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Out-of-County Lawyer's Lawsuit Claims Long Waits Unconstitutional

By Andrew Chow, Esq. on December 28, 2011 | Last updated on March 21, 2019

An Illinois lawyer is pursuing an interesting strategy to cut down on the time he spends waiting for court. He's filed a federal lawsuit claiming unconstitutional discrimination against out-of-county lawyers.

Attorney Gary Peterlin of LaSalle County, Ill., claims courthouse procedures in Will County -- about 50 miles east -- violate the Equal Protection Clause of the 14th Amendment, Courthouse News Service reports.

Peterlin alleges that attorneys who are not members of the Will County Bar Association are forced to wait in long security lines and subjected to search just like members of the public.

Members of the Will County bar, however, are treated differently -- allowed to skip security screenings and enter the courthouse through a separate entrance, Peterlin's out-of-county lawyer lawsuit claims.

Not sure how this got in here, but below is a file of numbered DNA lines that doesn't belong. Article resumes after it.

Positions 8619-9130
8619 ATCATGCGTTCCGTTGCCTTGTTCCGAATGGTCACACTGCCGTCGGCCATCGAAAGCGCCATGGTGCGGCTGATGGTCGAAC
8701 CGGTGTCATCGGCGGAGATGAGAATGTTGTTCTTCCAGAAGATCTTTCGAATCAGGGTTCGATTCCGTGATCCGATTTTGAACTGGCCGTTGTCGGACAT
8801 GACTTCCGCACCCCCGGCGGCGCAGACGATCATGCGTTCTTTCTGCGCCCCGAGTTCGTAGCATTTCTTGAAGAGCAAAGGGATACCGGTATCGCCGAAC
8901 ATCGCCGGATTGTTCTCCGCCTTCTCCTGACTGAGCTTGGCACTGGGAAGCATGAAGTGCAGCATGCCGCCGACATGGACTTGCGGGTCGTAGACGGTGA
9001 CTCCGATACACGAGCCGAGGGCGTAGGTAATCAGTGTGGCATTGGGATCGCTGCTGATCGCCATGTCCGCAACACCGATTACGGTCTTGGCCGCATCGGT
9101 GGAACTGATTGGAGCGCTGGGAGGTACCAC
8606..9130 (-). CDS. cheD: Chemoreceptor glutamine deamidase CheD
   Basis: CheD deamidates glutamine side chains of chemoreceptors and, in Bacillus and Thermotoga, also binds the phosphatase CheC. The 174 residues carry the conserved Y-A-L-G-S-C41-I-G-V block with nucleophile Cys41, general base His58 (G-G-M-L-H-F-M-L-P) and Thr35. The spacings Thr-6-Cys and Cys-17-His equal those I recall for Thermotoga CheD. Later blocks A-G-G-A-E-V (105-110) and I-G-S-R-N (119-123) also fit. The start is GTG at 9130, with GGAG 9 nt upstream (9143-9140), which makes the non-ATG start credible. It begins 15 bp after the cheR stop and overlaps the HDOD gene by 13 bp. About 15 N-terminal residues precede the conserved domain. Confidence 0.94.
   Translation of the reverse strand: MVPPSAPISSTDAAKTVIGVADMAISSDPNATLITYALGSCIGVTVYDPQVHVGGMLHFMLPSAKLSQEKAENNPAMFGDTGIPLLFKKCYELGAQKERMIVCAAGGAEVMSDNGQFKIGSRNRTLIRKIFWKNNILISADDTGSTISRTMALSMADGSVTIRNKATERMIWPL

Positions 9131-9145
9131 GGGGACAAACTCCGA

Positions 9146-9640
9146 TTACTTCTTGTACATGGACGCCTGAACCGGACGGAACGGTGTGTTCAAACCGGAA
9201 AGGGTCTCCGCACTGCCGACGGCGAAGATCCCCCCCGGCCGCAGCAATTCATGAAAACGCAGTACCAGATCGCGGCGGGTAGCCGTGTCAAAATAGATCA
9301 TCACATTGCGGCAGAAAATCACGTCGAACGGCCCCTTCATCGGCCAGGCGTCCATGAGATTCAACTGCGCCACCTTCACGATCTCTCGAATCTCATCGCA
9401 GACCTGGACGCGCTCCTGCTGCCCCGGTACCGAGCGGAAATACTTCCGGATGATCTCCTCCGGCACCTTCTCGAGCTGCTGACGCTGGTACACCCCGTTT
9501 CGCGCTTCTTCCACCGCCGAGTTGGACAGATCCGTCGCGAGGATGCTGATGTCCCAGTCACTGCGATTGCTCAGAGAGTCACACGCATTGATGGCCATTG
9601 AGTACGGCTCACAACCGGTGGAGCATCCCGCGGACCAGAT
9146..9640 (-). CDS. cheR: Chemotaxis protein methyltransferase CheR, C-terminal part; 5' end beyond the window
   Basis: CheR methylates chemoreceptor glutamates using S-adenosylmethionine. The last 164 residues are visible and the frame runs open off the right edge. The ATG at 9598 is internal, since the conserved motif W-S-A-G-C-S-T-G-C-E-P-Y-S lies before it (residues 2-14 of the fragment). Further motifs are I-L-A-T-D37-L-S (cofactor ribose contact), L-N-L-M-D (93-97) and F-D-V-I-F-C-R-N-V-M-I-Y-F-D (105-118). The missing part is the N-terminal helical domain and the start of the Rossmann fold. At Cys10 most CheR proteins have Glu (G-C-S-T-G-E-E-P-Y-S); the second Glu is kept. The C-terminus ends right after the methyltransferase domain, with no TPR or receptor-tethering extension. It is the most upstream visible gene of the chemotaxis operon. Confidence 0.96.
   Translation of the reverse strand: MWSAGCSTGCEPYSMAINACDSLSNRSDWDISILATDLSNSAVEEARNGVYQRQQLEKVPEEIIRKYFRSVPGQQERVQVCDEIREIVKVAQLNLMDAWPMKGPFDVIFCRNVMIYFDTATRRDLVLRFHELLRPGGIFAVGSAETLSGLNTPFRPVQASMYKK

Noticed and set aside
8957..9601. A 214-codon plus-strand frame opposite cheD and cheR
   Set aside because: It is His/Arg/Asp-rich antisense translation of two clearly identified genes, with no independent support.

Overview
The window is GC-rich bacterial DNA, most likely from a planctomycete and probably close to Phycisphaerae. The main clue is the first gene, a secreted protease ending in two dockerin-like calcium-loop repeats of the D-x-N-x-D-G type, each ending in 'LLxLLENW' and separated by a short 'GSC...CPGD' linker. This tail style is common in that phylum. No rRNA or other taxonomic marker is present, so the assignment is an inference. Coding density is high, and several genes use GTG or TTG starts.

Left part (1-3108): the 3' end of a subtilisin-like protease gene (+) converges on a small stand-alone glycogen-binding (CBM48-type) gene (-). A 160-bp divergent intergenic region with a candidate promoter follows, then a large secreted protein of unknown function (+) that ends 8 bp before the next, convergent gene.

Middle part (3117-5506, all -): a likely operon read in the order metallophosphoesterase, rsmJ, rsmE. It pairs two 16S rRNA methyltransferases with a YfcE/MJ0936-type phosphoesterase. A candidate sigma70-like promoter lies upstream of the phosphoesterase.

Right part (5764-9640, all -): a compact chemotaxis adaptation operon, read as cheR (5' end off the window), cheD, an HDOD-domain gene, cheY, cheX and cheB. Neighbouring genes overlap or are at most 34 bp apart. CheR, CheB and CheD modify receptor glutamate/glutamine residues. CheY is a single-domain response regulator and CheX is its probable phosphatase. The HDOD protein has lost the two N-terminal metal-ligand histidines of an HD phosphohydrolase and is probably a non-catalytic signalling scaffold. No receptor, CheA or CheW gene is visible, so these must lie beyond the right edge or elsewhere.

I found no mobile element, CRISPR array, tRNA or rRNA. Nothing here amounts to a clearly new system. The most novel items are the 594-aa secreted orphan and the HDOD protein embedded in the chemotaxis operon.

Will County bar members are also allowed to bring recording devices and cell phones into the courthouse, while out-of-county lawyers cannot, Peterlin's suit alleges. Peterlin says sheriff's deputies once barred from entering the courthouse because his cell phone had a built-in camera.

For Peterlin to succeed on his equal protection claim, he must prove that the government has no reason to treat one group differently than another group in similar circumstances.

To that end, Peterlin asserts in his out-of-county lawyer lawsuit:

"[T]he distinctions between the two groups of lawyers bear no rational relationship to promoting and securing courthouse safety or any other legitimate governmental purpose."

Peterlin also complains that he and other out-of-county lawyers felt forced to pay $195 each to join the Will County Bar Association -- "an organization they would not otherwise join, ... just for the privilege of bypassing the security procedures of the Will County Courthouse."

Peterlin is seeking an injunction to stop the allegedly discriminatory policy, along with a refund of his Will County bar dues. He's also seeking class action status for his out-of-county lawyer lawsuit.

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